Meeting News CoveragePerspective

FDA collaborates with academia to pursue patient-centric endpoints in glaucoma

FORT LAUDERDALE, Fla. — Patient preferences are a part of the regulatory science of developing new tools, standards and approaches to assess the safety, efficacy, quality and performance of all FDA-regulated products, Malvina B. Eydelman, MD, director of the FDA’s Division of Ophthalmic and Ear, Nose and Throat Devices, said at the American Glaucoma Society meeting.

“Patient preferences is all about weighing the benefits and risks,” she said. “So for a low-benefit, high-risk device, the product may only get approved if significant evidence exists that at least a subset of patients would trade the risk for the benefit.”

Malvina B. Eydelman

At Johns Hopkins University and University of California, San Francisco/Stanford, two of four recently established Centers of Excellence in Regulatory Science and Innovation (CERSI), collaboration with the FDA is underway to determine patient preferences in glaucoma treatment with a focus on minimally invasive glaucoma surgery (MIGS) devices and to begin development of patient-reported outcome measures to assess health-related quality of life in mild to moderate glaucoma patients.

“We are incredibly fortunate to be able to formulate the first bicoastal CERSI collaboration between FDA and Johns Hopkins and UCSF/Stanford,” Eydelman said.

At Johns Hopkins University, the project will aim to determine patient preferences in glaucoma treatment with a focus on MIGS devices. At Stanford, patient-reported outcome measures will be developed to assess health-related quality of life in mild to moderate glaucoma patients. – by Patricia Nale, ELS

Disclosure: Eydelman reports no relevant financial disclosures.

Perspective
  • Dr. Eydelman’s presentation at the AGS meeting highlighted the CERSI (Centers of Excellence in Regulatory Science and Innovation) collaboration between the Johns Hopkins and UCSF/Stanford centers. As a participant in this collaboration, I have seen firsthand the commitment of Dr. Eydelman and her FDA team in supporting regulatory science to assess the patient’s perspective in the rapidly growing field of minimally invasive glaucoma surgery (MIGS). The AGS is supporting the CERSI centers with a 12-member committee focusing on patient preferences and outcomes chaired by Dr. George Spaeth of the Wills Eye Hospital.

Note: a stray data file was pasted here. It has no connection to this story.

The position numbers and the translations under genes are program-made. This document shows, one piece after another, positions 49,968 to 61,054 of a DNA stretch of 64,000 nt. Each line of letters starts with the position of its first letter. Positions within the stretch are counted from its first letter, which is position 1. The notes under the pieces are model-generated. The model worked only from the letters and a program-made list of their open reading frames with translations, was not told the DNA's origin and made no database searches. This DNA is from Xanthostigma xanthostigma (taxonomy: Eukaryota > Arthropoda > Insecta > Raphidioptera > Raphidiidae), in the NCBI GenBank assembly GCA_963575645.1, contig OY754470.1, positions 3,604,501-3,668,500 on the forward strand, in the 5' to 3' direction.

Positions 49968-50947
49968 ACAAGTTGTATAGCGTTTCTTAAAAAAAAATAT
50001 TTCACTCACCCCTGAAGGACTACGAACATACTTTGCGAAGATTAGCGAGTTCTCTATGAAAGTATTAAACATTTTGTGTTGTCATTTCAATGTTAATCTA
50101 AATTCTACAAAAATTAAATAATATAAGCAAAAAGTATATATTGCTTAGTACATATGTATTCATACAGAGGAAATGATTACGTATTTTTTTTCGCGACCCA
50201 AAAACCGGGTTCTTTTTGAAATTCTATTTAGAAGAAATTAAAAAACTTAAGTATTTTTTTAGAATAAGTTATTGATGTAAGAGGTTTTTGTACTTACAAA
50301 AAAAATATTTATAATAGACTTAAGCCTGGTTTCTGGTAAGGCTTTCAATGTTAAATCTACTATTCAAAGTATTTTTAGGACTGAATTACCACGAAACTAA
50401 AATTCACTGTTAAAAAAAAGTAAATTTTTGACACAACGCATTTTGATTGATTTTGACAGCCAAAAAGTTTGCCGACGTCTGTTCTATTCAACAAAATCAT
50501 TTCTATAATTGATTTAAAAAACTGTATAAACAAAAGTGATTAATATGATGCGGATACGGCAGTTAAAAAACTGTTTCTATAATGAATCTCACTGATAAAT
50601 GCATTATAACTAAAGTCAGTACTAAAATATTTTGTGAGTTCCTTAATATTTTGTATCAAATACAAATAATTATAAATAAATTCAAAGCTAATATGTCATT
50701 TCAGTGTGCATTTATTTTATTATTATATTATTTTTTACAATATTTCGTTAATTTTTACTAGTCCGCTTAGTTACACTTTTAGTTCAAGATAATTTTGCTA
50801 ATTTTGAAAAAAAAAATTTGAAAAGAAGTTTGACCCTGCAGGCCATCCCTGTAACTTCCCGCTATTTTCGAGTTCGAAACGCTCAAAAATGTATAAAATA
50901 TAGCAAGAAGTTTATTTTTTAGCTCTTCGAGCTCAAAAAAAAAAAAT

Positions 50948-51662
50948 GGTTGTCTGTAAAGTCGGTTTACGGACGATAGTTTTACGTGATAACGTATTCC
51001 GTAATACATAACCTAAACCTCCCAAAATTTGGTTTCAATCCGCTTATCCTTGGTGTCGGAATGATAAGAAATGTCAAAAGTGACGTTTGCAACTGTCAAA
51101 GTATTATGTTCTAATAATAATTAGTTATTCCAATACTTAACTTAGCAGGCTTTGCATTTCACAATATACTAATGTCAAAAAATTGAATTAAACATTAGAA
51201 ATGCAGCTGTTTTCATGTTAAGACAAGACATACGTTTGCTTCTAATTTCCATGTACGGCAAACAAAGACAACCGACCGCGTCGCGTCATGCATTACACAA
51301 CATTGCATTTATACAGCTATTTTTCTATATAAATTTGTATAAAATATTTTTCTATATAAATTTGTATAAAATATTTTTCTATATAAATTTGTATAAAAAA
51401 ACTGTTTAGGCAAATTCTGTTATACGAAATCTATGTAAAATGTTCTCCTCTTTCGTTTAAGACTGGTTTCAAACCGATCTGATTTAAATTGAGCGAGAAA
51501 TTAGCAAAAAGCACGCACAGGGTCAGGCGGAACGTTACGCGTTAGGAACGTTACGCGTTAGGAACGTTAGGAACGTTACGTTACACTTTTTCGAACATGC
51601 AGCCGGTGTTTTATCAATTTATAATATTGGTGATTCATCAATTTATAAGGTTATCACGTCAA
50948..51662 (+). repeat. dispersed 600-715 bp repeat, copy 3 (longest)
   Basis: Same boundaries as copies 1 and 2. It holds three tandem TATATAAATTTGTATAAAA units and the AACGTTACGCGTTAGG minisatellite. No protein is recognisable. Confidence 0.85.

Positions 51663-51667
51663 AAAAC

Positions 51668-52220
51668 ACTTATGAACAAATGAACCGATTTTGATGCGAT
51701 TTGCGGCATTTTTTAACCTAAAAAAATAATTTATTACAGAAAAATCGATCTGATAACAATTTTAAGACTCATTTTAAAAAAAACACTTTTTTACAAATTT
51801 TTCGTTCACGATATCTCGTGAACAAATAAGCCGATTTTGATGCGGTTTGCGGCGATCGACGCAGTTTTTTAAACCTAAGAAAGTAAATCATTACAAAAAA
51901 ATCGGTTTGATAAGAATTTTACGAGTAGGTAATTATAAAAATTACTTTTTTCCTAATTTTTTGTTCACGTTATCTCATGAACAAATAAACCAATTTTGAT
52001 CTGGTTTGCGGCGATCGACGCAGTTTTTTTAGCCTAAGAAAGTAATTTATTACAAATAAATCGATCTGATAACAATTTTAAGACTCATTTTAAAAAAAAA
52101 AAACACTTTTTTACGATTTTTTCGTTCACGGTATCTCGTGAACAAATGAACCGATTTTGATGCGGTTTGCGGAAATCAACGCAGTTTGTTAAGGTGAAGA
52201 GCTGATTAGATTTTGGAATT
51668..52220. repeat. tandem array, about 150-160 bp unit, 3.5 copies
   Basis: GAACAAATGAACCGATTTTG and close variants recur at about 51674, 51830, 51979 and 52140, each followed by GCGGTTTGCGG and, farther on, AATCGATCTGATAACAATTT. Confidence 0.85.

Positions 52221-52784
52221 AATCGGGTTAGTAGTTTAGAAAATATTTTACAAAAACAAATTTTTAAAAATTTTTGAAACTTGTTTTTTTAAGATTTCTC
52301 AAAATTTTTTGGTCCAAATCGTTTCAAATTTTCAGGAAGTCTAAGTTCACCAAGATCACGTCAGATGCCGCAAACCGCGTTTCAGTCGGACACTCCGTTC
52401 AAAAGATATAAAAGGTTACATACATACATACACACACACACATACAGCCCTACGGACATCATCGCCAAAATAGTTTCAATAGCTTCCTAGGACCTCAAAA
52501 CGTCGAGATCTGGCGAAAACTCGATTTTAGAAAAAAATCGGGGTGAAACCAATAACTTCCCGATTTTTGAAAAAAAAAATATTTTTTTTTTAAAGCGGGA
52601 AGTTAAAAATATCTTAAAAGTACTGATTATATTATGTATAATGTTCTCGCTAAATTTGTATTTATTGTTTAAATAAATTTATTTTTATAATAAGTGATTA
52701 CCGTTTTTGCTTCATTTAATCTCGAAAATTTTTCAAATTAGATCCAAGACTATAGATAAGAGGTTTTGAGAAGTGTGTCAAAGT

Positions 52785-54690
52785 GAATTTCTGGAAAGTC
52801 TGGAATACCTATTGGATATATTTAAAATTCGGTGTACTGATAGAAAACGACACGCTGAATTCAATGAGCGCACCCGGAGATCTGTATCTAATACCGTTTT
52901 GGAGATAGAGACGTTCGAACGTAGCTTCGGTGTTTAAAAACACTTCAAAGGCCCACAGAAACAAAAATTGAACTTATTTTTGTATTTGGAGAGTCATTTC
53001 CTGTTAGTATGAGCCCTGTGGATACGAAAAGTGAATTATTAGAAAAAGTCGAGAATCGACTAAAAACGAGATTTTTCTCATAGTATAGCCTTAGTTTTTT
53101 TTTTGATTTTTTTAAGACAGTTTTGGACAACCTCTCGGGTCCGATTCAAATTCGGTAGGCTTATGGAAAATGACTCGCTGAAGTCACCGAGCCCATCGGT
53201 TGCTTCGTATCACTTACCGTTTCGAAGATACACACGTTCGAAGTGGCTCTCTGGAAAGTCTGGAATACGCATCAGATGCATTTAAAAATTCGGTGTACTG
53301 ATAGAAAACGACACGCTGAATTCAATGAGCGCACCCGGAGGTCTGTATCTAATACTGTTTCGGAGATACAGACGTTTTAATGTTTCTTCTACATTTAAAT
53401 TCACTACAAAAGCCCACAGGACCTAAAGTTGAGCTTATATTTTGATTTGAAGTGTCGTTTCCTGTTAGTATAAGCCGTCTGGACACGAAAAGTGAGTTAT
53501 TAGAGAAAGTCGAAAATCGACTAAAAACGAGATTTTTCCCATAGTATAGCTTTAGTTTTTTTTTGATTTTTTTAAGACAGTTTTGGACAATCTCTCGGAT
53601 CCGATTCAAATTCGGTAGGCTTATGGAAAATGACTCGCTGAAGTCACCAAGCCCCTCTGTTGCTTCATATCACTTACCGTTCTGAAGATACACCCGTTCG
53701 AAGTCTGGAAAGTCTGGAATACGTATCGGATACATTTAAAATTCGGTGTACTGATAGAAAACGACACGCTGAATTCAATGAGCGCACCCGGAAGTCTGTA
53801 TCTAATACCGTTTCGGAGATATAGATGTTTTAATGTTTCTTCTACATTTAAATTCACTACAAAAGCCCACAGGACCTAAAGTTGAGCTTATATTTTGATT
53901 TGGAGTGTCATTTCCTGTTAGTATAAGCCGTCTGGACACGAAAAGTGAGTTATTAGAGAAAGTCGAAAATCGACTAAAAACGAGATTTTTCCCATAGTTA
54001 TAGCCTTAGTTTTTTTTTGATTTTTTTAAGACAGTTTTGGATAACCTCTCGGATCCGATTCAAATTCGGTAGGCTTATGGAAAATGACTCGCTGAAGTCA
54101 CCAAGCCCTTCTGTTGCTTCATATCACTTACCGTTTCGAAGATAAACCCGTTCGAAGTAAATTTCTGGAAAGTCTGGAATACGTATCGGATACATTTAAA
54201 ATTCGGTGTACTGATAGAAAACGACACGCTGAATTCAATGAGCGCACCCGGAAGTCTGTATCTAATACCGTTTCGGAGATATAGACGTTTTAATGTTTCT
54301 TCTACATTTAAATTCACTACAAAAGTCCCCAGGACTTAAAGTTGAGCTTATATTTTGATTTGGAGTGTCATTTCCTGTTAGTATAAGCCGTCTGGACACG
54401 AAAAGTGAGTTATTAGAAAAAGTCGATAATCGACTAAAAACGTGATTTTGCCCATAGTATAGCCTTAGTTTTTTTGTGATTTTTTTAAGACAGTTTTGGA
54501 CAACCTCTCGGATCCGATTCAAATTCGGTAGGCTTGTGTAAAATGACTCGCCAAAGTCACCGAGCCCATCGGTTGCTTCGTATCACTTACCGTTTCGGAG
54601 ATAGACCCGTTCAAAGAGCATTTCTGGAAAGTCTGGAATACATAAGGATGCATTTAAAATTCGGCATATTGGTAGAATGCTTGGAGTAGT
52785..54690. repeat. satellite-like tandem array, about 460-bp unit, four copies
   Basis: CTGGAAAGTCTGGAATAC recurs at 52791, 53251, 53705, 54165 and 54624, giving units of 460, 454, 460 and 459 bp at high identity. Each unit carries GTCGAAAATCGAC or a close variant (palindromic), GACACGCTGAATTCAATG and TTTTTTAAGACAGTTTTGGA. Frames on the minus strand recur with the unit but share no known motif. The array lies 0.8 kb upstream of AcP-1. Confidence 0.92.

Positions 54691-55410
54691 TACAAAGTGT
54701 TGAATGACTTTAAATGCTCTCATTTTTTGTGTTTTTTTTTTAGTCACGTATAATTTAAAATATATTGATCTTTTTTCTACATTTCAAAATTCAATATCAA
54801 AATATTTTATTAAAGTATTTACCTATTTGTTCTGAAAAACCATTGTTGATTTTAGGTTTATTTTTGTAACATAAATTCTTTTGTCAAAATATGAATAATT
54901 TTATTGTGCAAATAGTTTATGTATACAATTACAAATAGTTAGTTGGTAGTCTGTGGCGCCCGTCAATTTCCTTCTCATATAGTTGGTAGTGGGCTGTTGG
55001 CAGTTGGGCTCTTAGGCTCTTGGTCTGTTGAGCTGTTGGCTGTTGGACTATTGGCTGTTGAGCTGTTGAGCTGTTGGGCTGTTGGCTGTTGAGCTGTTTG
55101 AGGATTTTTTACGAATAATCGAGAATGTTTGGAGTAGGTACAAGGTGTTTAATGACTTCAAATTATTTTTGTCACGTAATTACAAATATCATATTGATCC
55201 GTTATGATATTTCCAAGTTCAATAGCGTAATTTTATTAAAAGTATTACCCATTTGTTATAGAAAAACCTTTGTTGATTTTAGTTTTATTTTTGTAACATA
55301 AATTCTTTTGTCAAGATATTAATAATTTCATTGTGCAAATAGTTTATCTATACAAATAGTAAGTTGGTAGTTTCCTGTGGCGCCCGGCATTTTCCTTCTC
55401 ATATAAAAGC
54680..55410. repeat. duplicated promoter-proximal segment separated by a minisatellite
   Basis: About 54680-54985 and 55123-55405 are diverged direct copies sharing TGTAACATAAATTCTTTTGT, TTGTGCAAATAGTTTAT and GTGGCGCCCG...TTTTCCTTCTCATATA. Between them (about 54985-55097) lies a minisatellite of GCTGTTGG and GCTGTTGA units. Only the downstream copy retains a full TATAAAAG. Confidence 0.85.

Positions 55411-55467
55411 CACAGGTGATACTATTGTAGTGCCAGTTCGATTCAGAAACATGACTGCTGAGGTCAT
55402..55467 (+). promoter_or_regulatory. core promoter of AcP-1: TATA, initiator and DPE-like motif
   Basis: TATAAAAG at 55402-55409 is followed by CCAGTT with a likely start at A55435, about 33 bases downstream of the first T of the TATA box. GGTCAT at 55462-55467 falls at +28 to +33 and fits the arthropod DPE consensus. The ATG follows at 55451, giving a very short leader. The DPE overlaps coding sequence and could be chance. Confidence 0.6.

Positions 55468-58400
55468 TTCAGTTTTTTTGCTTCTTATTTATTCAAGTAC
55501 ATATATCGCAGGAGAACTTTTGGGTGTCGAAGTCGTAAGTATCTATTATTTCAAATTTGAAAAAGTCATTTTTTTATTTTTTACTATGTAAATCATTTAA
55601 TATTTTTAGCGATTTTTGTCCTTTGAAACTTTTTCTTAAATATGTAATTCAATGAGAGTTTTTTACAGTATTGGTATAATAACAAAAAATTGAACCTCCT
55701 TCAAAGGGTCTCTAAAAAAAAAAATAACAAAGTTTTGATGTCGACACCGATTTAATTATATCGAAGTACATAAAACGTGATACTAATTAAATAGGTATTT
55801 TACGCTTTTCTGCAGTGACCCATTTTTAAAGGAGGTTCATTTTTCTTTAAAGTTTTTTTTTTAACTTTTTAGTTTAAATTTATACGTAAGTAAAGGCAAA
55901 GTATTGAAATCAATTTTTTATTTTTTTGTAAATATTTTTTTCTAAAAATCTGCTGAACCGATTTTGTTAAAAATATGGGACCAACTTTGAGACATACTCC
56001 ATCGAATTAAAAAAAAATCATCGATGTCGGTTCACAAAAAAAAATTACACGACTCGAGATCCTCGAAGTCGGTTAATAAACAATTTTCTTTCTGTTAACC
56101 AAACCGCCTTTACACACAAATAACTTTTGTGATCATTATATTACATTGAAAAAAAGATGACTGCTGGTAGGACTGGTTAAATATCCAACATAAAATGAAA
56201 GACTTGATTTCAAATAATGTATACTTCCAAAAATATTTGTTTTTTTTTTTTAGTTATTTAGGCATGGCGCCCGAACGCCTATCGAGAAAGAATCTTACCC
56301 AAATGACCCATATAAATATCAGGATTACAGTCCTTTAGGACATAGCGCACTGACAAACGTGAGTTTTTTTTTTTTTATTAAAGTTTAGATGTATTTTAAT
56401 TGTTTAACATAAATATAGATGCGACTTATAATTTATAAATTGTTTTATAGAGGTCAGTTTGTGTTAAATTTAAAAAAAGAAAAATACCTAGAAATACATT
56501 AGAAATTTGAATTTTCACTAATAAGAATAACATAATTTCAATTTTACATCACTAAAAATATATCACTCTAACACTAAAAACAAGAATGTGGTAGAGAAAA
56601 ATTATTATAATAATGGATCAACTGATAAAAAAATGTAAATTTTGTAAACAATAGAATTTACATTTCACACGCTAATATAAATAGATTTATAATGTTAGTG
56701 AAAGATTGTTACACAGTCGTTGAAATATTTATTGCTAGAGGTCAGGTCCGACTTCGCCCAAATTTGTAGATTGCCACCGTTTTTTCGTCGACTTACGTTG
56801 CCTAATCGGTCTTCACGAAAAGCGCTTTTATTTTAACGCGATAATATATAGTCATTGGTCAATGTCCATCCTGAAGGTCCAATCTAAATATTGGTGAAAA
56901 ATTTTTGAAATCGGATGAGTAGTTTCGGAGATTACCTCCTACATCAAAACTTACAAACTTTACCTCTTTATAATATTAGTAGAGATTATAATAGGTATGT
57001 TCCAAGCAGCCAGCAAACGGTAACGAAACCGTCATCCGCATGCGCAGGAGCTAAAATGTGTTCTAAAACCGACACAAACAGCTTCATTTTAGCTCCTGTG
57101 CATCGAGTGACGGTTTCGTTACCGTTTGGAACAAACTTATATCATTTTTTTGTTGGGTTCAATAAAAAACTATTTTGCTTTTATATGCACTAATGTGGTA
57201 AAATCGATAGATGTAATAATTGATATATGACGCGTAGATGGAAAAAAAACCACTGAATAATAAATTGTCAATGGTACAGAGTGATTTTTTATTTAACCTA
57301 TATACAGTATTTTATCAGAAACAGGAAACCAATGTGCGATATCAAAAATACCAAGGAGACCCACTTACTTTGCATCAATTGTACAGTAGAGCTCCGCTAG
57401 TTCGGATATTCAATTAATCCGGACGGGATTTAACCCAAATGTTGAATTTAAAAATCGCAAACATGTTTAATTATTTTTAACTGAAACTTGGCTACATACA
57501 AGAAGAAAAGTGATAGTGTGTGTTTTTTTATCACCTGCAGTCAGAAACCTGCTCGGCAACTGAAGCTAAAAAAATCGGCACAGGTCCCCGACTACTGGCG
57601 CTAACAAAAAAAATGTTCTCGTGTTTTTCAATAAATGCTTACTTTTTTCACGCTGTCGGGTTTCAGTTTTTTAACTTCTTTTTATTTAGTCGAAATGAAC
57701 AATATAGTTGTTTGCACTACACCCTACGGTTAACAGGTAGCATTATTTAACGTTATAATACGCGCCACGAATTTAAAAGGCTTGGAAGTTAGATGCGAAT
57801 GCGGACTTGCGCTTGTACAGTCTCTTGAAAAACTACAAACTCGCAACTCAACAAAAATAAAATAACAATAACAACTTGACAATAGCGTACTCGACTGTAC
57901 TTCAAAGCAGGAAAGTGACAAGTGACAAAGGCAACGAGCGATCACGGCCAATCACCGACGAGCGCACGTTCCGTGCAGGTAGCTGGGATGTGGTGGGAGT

These projects are the latest in a series of AGS-FDA collaborations, including a joint MIGS workshop held in conjunction with the AGS Annual Meeting in 2014, which resulted in a published MIGS Special Commentary and was subsequently followed by the issuance of FDA guidelines for Premarket Studies of Implantable MIGS devices on December 15, 2015.

    The first bicoastal CERSI collaboration described by Dr. Eydelman promises to use state of the art patient preference and outcome methodologies to advance our understanding of patient perspectives relating to MIGS procedures.

    References:

    Caprioli J, et al. Ophthalmology. 2015;doi:10.1016/j.ophtha.2015.02.029.

    Premarket Studies of Implantable Minimally Invasive Glaucoma Surgical (MIGS) Devices: Guidance for Industry and Food and Drug Administration Staff. http://www.fda.gov/ucm/groups/fdagov-public/@fdagov-meddev-gen/documents/document/ucm433165.pdf.

    • Kuldev Singh, MD
    • Palo Alto, Calif.
  • Disclosures: Singh reports he is a consultant for Alcon, Allergan, InnFocus, Ivantis and Transcend.

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